Relationship column: Ten ‘secrets’ to succeed with your New Year’s Resolutions | VailDaily.com

Relationship column: Ten ‘secrets’ to succeed with your New Year’s Resolutions

Neil Rosenthal
Relationships

Editor’s Note: Neil Rosenthal is on vacation. This is one of his previously published columns.

So it’s New Year’s already, and you haven’t lost the weight you’d committed yourself to losing. You still haven’t straightened out the mess in the basement or gone through your piles of paper that clutter up the place like you promised yourself you would. And you’re still not exercising like you keep saying you need to.

Want to succeed with your New Year’s resolutions this year? Here’s a guide about how to achieve your goals.

What’s Holding You Back?

First, examine what’s holding you back from achieving your goal now. What’s in your way? Why haven’t you achieved this goal already? The obstacles that have been in your way will still be there. Knowing where you have trouble will give you extra ammunition in figuring out how not to sabotage your goals or defeat yourself.

Second, eliminate from your environment things that subvert or obstruct your goal. If ice cream is your weakness, and your goal is to lose weight, then you will find it easier not to have ice cream in your house than to have it around and expect yourself to refrain from over-indulging in it. Remove all temptations — especially the temptation of having “just a little.” It is easier to eliminate it than to try to keep it under control.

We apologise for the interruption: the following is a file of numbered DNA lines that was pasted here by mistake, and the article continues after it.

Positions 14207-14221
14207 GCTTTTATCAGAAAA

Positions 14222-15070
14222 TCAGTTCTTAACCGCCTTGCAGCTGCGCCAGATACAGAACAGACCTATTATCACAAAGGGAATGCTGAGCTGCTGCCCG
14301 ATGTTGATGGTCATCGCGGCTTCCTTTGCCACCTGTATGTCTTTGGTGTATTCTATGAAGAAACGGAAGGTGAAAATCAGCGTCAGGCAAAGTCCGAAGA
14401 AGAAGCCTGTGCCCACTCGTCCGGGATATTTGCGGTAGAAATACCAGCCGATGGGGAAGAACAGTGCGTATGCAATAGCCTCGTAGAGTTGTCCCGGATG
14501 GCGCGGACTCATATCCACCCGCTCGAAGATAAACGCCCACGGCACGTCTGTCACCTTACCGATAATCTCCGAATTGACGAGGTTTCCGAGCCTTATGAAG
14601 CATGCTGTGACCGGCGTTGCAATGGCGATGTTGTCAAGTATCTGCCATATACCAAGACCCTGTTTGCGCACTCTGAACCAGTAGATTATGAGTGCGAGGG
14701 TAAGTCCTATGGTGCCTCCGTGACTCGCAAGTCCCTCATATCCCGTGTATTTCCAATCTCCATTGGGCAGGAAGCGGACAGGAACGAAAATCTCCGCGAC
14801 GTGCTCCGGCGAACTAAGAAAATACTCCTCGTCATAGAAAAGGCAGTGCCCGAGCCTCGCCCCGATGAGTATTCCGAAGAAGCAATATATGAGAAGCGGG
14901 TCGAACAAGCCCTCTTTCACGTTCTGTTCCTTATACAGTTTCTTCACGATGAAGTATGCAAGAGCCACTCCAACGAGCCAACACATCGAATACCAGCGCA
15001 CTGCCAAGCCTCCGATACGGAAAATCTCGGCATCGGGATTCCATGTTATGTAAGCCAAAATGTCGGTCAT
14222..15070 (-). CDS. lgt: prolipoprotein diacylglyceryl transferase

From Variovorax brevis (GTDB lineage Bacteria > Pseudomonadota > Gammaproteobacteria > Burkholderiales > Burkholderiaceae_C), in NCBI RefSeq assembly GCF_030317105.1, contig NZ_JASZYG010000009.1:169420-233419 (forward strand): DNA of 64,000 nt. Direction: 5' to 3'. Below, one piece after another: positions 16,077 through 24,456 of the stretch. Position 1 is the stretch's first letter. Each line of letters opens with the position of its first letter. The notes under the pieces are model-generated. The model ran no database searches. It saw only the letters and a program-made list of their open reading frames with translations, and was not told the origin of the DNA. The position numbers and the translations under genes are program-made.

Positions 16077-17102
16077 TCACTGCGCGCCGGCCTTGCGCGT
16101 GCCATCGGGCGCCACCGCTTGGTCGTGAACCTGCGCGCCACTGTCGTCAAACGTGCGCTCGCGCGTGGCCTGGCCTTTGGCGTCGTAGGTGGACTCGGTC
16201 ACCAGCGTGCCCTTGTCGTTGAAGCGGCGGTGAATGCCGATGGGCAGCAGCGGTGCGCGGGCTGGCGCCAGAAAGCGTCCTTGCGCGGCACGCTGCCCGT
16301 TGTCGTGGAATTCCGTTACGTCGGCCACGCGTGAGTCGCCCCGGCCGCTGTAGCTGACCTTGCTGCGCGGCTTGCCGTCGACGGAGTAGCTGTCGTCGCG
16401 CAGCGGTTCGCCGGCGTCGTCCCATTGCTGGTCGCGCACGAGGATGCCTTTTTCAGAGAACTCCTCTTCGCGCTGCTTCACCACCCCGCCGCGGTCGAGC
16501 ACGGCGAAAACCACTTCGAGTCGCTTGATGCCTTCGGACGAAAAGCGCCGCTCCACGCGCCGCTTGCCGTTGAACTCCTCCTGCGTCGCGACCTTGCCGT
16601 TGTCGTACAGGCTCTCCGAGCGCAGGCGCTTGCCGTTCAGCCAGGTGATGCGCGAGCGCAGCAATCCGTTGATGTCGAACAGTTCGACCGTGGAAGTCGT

Depend on Yourself

Third, your goal cannot be dependent on other people. Make sure you can entirely initiate, maintain and control this goal yourself.

Fourth, do you know anyone who has achieved the same goal? Imagine that person giving you advice about how to best go about achieving the goal. What would that advice be?

Fifth, write your goals down, and keep them in front of you every day. Written goals serve as a basis for reminding you to control your will power.

Sixth, word your goal positively. It’s better to say: “I’m going to weigh XXX, look great and be a knock out,” instead of saying: “I want to lose 20 pounds.”

Seventh, what is the price your goal requires? Determine what your goal will cost you in time, money and effort.

Eighth, be steady and realistic with your goal. Losing 20 pounds in two weeks is not realistic. Losing 1-2 pounds a week, and maintaining that pace over a 10-20 week period is much more likely to succeed in the long run and give you a sense of mastery over your weight.

Determine Your Actions

Ninth, decide what actions you will commit to taking to achieve your goal. What will you commit to doing this month? This week? Today?

Tenth, periodically review your progress and fine-tune what you’re doing.

Finally, create motivation for reaching your goal. You can’t just wish for your goal, you have to actively go after achieving it. It’s one of the secrets to succeeding with your New Year’s resolutions.

“We have met the enemy and he is us.” — Pogo

Neil Rosenthal is a licensed marriage and family therapist in Westminster and Boulder. His column is in its 23rd year of publication and is syndicated around the world. You can reach him at 303-758-8777 or email him through his websit at http://www.heartrelationships.com. He is the author of the new book: “Love, Sex and Staying Warm: Keeping the Flame Alive.”